Review: Breaking In

Score: D+

Director: James McTiegue

Cast: Gabrielle Union, Billy Burke, Ajiona Alexus, Seth Carr

Running Time: 88 Minutes

Rated: PG-13

Breaking In, a low-budget thriller that never turns its limits into strengths, would love to be compared to Panic Room, Taken or Die Hard, three films it clearly hopes to emulate. But it's so thoroughly stupid and unsurprising that it would be lucky to be compared to a lackluster sequel to the latter two films.

Gabrielle Union, previously shuffled into any number of interchangeable ensemble comedies, gets a lead role as Shaun, a mom headed up to her rich, distant father's remote estate. She's brought her two annoying kids, Jasmine (Ajiona Alexus) and Glover (Seth Carr), to help her pack up the remaining things to get the house ready to sell. While the house has sat empty for a while, she immediately notices things out of place. Soon enough, a quartet of thieves has tied up the kids and has her on the run.

They're there to steal $4 million in cash hidden in a safe, somewhere in this massive house that's basically a fortress, as it's got a high-tech security system. The movie really blows its premise right here, because most of Shaun's tactics involve breaking light bulbs, cutting power or disabling features, all of which miraculously work when she needs to trick one of the bad guys.

There's an air of inevitability to all this, since the movie's only mean enough to kill one accidental visitor, and merely scare the family members. Billy Burke, best known as Bella's dad in the Twilight series, is the only thief who gives anything resembling a decent performance, but it's mostly repeating pat lines like "Find her!" and "We'll do what we have to do to get this money." The other three barely register, and the one Latino in the crew (Richard Cabral) is supposed to be menacing, but mostly elicited laughter from the audience I saw it with.

It's a real downfall for everyone involved, especially writer Ryan Engle, whose three films this year have gotten progressively worse. The Commuter was a solid late-period Liam Neeson movie, and Rampage was almost a good video game adaptation, but Breaking In is a contender for the worst movie of the year so far. And director James McTiegue, who made promising work with the Wachowskis (V for Vendetta, Sense8), can't bring any visual style or sense of space to this closed-quarters thriller. The film even struggles to fill its brief running time, with characters seemingly resurrected or making dumb decisions to pad out the last 15 minutes.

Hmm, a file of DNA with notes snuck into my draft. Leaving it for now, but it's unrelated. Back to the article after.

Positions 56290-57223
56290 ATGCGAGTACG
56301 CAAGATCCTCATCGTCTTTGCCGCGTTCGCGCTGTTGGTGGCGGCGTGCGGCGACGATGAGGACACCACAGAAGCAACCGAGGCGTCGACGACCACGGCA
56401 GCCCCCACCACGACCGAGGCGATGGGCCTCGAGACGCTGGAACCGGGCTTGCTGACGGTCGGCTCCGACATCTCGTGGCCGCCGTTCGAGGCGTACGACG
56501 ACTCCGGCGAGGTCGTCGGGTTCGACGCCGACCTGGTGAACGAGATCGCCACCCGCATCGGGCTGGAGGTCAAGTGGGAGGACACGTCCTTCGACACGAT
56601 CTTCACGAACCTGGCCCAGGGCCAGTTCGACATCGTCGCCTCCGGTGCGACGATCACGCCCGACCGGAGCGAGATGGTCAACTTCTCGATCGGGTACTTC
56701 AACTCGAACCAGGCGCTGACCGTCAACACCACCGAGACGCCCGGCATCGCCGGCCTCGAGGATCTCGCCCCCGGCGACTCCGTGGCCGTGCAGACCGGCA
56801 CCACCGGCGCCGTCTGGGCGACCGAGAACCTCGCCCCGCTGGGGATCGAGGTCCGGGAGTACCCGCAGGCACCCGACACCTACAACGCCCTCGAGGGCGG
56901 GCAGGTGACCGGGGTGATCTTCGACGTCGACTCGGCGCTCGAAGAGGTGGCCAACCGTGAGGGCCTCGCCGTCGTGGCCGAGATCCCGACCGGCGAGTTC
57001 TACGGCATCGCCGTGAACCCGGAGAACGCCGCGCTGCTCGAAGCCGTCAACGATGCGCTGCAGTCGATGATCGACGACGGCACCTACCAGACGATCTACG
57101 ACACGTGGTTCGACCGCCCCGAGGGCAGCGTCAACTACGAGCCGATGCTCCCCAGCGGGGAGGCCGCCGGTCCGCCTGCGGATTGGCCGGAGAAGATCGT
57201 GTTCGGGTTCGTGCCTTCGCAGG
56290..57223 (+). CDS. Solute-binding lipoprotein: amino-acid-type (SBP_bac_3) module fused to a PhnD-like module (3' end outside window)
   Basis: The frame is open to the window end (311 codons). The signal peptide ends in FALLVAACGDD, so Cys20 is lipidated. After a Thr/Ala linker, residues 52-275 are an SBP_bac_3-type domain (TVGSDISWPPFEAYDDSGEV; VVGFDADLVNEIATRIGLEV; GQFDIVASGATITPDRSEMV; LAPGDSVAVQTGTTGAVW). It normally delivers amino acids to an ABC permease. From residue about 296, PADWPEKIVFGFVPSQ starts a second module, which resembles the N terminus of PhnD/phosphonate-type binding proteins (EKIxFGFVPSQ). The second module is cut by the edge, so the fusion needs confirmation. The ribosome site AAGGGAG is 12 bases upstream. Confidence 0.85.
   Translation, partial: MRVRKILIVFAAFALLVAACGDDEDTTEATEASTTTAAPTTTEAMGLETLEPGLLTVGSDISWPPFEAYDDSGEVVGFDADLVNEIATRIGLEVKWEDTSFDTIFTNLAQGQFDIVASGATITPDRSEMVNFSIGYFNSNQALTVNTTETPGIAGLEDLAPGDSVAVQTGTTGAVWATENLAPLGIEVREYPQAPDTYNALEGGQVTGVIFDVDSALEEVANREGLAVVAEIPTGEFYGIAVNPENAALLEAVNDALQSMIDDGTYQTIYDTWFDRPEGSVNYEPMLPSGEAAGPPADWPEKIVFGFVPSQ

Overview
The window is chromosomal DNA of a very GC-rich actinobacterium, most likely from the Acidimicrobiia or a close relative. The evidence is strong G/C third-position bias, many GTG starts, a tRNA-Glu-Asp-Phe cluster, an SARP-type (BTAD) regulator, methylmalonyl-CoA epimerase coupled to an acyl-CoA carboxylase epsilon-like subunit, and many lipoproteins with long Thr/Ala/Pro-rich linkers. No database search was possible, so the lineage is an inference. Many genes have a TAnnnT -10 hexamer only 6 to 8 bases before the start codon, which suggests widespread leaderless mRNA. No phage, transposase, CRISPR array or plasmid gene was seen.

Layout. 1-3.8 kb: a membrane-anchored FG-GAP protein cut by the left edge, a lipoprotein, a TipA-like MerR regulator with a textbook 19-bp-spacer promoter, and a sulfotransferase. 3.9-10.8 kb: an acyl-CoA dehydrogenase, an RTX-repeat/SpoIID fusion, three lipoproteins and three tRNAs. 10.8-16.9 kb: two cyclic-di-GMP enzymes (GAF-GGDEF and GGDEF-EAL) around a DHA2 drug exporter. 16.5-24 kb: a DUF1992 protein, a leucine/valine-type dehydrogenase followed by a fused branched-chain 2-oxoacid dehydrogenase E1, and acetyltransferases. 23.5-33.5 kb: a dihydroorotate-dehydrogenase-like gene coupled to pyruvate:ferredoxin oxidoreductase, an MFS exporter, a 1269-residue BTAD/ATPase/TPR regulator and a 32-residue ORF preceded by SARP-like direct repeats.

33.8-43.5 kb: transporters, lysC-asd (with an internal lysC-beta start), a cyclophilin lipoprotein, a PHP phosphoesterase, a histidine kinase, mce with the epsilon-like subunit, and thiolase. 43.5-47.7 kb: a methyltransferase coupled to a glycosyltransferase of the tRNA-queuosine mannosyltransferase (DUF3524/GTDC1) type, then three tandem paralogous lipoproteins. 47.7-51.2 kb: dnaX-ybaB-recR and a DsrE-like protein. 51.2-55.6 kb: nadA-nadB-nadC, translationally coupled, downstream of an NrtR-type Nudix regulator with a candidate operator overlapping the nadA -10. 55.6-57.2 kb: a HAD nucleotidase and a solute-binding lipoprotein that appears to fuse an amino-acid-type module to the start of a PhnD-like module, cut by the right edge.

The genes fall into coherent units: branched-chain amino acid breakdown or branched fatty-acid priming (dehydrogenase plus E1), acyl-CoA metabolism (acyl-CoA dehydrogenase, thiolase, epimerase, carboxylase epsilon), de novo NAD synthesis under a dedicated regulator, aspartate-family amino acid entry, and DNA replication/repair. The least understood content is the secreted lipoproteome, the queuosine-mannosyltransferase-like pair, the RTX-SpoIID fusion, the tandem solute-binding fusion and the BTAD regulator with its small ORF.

Breaking In could have been a fun, entertaining thriller. But like the huge mansion where it spends most of its runtime, it's basically empty.


About Kip Mooney

Kip Mooney
Like many film critics born during and after the 1980s, my hero is Roger Ebert. The man was already the best critic in the nation when he won the Pulitzer in 1975, but his indomitable spirit during and after his recent battle with cancer keeps me coming back to read not only his reviews but his insightful commentary on the everyday. But enough about a guy you know a lot about. I knew I was going to be a film critic—some would say a snob—in middle school, when I had to voraciously defend my position that The Royal Tenenbaums was only a million times better than Adam Sandler’s remake of Mr. Deeds. From then on, I would seek out Wes Anderson’s films and avoid Sandler’s like the plague. Still, I like to think of myself as a populist, and I’ll be just as likely to see the next superhero movie as the next Sundance sensation. The thing I most deplore in a movie is laziness. I’d much rather see movies with big ambitions try and fail than movies with no ambitions succeed at simply existing. I’m also a big advocate of fun-bad movies like The Room and most of Nicolas Cage’s work. In the past, I’ve written for The Dallas Morning News and the North Texas Daily, which I edited for a semester. I also contributed to Dallas-based Pegasus News, which in the circle of life, is now part of The Dallas Morning News, where I got my big break in 2007. Eventually, I’d love to write and talk about film full-time, but until that’s a viable career option, I work as an auditor for Wells Fargo. I hope to one day meet my hero, go to the Toronto International Film Festival, and compete on Jeopardy. Until then, I’m excited to share my love of film with you.

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